US 4233482 A
An enclosed multipole fuse disconnect switch is constructed of a single molded base, a single contact carrier, and an overcenter spring powered toggle mechanism constructed solely of a coiled compression spring and a stamped sheet metal tongue which extends through an aperture in the contact carrier. The tongue is formed integrally with a pivot shaft through which operating forces are applied to the toggle mechanism. Each pole includes a U-shaped bridging contact constructed of spring metal and floatingly mounted in an aperture of the contact carrier.
One end of the pivot shaft extends into a slot in the enlarged end of a bearing rivet that extends through the sidewall of the switch enclosure and is keyed to a manual operating member at one end thereof. The latter extends through a guide slot in an arcuate bracket outside the enclosure. With the operating member in switch open position, an aperture in the member is aligned with an aperture in the bracket to receive a padlock for maintaining the operating member in switch open position.
1. Electric switch apparatus, comprising:
an insulating base, said insulating base including a front and a back connected by opposite first and second sides and opposed first and second ends; confronting closely-spaced, generally parallel first and second stationary contact jaws, a U-shaped movable contact including, in cross-section, relatively long first and second arms connected at their first ends by a relatively short web and extending rearward from the latter, an insulating carrier to which said movable contact is mounted, said carrier being movable between circuit opened and circuit closed positions; in said circuit closed position said movable contact being disposed in the space between said jaws with said first and second arms in engagement with the respective first and second jaws; in said circuit opened position said movable contact disengaged from said jaws; said contact jaws having the surfaces thereof, opposite those surfaces engaged by the contact arms, disposed adjacent to surfaces of said base; a line terminal at said first end and a load terminal at said second end, circuit means connected between said terminals, said circuit means including said movable contact and said jaws, said base also including guide channels wherein said carrier is mounted for front to rear movement between said circuit opened and said circuit closed positions, respectively, and an over-center spring powered operating means on said base for moving said carrier in said channels, said operating means including an operating lever having a shaft section and a tongue extending transverse to said shaft section through an aperture in said carrier, said lever being seated in aligned bearing formations in said sides of said base.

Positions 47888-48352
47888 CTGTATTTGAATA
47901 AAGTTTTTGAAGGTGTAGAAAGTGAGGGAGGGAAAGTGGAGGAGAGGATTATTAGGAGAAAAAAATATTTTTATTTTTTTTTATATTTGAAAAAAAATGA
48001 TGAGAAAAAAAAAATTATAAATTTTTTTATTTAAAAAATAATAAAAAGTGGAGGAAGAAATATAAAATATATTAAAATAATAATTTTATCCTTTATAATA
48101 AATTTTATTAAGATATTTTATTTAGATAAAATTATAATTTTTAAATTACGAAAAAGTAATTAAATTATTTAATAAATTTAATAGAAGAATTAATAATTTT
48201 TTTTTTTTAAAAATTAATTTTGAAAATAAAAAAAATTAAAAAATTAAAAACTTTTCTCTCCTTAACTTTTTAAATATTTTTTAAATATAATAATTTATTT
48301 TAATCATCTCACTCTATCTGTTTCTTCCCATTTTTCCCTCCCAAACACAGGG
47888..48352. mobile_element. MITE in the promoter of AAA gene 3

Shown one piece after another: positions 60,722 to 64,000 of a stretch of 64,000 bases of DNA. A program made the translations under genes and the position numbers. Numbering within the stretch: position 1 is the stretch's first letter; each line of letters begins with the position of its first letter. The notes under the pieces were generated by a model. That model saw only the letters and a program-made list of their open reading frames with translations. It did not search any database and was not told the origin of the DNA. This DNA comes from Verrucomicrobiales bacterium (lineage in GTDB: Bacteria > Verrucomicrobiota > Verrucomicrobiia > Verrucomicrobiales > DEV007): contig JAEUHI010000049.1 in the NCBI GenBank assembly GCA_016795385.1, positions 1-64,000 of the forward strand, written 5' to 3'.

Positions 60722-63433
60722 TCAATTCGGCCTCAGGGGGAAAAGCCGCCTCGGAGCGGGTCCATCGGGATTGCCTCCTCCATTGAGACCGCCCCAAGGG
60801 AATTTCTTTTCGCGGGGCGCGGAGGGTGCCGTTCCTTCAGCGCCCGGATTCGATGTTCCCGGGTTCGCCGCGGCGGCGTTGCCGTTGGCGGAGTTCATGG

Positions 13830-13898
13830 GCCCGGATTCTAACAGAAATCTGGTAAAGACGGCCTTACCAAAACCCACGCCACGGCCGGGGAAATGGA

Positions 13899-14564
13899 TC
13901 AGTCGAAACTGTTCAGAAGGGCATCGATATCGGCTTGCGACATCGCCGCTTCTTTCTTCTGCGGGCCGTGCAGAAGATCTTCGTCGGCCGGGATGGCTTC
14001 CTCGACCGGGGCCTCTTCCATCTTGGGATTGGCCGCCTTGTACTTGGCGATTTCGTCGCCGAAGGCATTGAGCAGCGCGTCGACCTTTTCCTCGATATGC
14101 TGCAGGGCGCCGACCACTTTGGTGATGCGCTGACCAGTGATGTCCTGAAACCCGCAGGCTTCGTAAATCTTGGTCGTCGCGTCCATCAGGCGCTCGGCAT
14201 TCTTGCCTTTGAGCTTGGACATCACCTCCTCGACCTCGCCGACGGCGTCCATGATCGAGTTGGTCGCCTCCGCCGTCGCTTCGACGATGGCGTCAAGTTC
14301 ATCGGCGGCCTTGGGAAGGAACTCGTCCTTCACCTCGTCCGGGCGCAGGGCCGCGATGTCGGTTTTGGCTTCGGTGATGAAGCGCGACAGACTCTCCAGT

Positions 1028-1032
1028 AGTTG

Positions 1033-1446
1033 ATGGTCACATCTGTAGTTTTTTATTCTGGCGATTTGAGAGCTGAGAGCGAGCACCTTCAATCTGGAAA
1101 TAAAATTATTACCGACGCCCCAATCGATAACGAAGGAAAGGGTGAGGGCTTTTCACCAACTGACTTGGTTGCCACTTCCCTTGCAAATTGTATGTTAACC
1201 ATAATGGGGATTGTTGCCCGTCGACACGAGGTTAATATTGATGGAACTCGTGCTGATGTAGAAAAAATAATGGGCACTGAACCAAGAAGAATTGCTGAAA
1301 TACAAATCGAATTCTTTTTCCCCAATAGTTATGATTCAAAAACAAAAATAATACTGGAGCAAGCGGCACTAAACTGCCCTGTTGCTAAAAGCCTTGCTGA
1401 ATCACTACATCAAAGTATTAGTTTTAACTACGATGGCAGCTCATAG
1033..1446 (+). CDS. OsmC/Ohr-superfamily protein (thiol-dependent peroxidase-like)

2. Electric switch apparatus as set forth in claim 1 in which the operating lever is a thin flat member and the bearing formations are V-shaped.
3. Electric switch apparatus as set forth in claim 1 in which the operating means also includes a coiled compression spring having one of its ends bearing against the end of the tongue remote from the shaft section, and the other end of the spring bearing against an internal seating formation of said base.
4. Electric switch apparatus as set forth in claim 3 in which the spring and the tongue are disposed to constitute an overcenter toggle mechanism.
5. Electric switch apparatus as set forth in claim 1 in which the movable contact is disposed so that upon movement of said carrier to said circuit closed position the free ends of the arms are the first portions thereof to enter the space between said jaws and are the last portions of said arms to leave said space as said carrier moves to said circuit open position.
6. Electric switch apparatus as set forth in claim 5 in which said movable contact is floatably mounted to said carrier.
7. Electric switch apparatus as set forth in claim 1 also including confronting third and fourth closely spaced generally parallel jaws mounted to said base, another U-shaped movable contact mounted to the carrier for movement thereby into and out of engagement with said third and fourth jaws as the carrier moves to its said circuit closed and open positions, respectively.